Afghan People Feeling Fear About Their Digital Footprint

The sudden change of regime in Afghanistan shows the current challenge of people who are trying to put behind their digital past. Almost 4 million people in Afghanistan use social media regularly, while digital security has not improved during the last few years.

The Woman Post | Catalina Mejía Pizano

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As we all know, the Taliban hadn’t ruled in Afghanistan since the year 2001. At that time, the internet was available, but the most modern cellphone was a Nokia, and Facebook, Youtube, or Twitter didn’t exist yet. Twenty years later, the digital world has changed dramatically. Social media has become an important part of our lives, where we have lots of friends, connections and where we can share interests and even meet people without having to put much effort. The rise of the Taliban in Afghanistan is now making people fear of their digital footprint, as has previously happened in Myanmar, Hong Kong, or the Islamic State.

What is happening with the Taliban, should raise consciousness among other people throughout the world, but according to Welton Chang, Chief Technology Officer at Human Rights First, this will be a challenge. In a recent interview, Chang mentioned he hoped that the situation in Afghanistan would make people more aware of how much they shared through social media, but he also claimed that this will definitely be a difficult task because we all live in a digital environment in which every action we take, leaves evidence.

Chang’s organization has published at least three documents that have been translated to Dari or Pashto (main spoken languages in Afghanistan), to help citizens from the affected countries, try to delete their digital footprint. One of them is named “How to Delete your Digital History.” Its content describes the process that shows the various digital services that we may have used in our lives. In the case of Afghanistan, just having an account in an application or using software that has been utilized by foreign organizations, could make you potentially suspicious. According to the tutorial, people must also place their name in search engines to see what online information is available of yourself.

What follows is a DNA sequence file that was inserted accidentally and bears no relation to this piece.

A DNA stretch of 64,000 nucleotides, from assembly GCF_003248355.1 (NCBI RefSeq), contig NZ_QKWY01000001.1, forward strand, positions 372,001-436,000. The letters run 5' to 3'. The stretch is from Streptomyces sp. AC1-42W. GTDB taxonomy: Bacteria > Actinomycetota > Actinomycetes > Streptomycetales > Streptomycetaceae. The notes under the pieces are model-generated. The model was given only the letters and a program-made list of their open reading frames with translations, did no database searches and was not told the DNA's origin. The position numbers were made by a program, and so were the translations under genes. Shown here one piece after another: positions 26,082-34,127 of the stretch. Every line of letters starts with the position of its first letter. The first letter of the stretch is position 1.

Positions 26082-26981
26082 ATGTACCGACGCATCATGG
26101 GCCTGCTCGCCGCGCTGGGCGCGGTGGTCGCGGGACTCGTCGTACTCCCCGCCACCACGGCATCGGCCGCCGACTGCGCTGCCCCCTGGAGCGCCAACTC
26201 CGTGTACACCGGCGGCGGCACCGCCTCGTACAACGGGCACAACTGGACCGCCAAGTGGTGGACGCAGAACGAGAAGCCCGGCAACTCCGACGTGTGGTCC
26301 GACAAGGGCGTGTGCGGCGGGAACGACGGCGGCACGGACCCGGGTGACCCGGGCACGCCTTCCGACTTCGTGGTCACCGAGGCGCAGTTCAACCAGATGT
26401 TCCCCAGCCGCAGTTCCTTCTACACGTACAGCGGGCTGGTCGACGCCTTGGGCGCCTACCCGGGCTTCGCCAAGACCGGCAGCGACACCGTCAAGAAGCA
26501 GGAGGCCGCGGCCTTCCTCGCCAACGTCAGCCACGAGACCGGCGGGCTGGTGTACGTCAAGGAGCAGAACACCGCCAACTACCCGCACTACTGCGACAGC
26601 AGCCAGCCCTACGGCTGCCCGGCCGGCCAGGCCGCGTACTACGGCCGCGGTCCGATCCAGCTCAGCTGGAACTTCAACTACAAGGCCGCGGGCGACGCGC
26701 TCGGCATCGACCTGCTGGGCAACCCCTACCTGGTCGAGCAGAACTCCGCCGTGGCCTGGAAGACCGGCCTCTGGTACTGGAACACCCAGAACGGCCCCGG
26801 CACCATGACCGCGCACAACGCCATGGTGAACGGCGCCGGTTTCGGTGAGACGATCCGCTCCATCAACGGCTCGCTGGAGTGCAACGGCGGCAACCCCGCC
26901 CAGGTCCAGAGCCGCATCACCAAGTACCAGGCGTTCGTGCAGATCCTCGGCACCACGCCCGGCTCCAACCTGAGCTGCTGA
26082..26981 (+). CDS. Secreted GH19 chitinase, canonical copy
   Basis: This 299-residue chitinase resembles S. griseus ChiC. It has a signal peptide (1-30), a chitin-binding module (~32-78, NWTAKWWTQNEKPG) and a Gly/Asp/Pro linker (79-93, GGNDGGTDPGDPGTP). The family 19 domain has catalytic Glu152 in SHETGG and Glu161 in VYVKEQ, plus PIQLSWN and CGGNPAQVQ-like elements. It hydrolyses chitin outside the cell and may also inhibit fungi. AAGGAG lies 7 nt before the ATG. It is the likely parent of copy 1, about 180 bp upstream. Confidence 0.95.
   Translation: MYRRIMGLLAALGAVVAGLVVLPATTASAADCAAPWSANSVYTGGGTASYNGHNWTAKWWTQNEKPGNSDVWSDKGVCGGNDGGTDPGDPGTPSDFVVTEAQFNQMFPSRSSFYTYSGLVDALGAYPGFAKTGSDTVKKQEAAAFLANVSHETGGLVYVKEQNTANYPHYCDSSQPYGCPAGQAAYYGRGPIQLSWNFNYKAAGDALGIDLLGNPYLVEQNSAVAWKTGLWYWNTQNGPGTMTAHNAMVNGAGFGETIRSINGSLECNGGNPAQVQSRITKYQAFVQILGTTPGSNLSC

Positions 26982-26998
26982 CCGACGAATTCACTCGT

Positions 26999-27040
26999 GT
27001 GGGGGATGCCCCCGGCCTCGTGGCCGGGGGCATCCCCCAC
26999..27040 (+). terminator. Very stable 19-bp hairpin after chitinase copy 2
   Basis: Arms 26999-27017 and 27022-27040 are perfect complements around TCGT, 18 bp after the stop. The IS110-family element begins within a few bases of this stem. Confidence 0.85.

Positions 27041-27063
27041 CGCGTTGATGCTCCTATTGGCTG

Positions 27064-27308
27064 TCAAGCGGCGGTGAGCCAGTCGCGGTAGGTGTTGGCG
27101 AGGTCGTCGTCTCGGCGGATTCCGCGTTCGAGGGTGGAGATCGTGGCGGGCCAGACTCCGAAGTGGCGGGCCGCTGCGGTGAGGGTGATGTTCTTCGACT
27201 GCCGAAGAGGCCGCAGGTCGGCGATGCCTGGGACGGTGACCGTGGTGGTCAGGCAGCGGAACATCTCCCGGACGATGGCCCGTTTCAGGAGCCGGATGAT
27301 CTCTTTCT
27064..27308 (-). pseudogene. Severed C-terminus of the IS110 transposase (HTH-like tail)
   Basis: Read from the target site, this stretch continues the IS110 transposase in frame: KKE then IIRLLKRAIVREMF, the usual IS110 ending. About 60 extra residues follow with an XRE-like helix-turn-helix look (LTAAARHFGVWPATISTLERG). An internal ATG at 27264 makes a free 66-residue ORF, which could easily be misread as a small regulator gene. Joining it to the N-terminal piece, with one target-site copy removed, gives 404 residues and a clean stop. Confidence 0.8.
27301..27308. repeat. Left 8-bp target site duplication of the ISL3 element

Another organization, named Access Now, also offers a guide for self doxing, which means finding online the personal information of people who don’t want to be identified. This guide allows people to follow the steps of the Government or Police who want to know who is behind an anonymous account for any type of social media. Chang mentioned that not using any digital instruments is also suspicious nowadays.

We may wonder if the Taliban, who don’t like modernity or contemporary music, will effectively have good skills regarding technology. There is proof that they do. In 2016, they captured 200 in the Kunduz province and killed 12 of them. The passengers mentioned that the Taliban had a device that allowed them, to check fingerprints and identify the people that were members of the security forces. Chang also mentioned the possibility that the Taliban even have specialists in the field. The Taliban have used Facebook to find users who have connections with the United States. According to Chang, the Taliban even have private rooms at the app named Clubhouse.

Uncertainty remains, but it is clear that people in the global information security and digital rights could have made a greater effort to listen to Afghan people in tech many years ago. What worries most at this point is that security forces in Afghanistan did not assess the digital risks properly to ameliorate the digital security of locals who made part of their teams. The lives of many people have changed in the country, and there is a high possibility of a digital terror offensive.

By clicking here you can know the steps to protect your online identity from the Taliban.

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